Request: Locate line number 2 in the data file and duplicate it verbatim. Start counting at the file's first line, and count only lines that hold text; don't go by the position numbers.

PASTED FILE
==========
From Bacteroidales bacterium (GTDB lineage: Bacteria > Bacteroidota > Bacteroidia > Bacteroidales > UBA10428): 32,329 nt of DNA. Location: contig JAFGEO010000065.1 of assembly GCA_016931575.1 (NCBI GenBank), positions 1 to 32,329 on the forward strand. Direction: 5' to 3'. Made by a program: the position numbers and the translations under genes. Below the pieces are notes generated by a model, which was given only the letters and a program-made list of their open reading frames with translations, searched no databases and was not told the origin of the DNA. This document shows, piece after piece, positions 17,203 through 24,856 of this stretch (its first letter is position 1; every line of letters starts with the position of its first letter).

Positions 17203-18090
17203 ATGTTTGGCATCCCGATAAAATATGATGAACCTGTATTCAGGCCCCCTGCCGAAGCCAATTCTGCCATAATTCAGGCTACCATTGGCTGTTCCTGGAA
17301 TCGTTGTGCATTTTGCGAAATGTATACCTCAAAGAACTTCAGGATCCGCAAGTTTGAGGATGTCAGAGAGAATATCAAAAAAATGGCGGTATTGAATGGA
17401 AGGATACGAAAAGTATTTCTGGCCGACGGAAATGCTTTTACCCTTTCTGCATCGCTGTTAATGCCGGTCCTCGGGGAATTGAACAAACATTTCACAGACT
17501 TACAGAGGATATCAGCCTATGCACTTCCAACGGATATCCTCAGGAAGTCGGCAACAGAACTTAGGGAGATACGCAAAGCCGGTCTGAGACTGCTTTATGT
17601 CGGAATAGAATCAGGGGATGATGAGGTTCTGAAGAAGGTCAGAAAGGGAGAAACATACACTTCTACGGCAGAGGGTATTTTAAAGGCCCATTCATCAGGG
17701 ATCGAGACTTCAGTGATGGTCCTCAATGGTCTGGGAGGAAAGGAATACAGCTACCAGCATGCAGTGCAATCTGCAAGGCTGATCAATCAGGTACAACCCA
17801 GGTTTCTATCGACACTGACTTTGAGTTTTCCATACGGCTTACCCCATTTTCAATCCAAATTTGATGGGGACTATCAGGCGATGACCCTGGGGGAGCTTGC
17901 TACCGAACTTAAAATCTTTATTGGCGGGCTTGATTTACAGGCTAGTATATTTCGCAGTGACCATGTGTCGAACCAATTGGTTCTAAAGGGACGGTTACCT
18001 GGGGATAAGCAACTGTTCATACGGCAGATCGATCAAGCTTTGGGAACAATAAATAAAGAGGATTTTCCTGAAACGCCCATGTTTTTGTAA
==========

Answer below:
Positions 17203-18090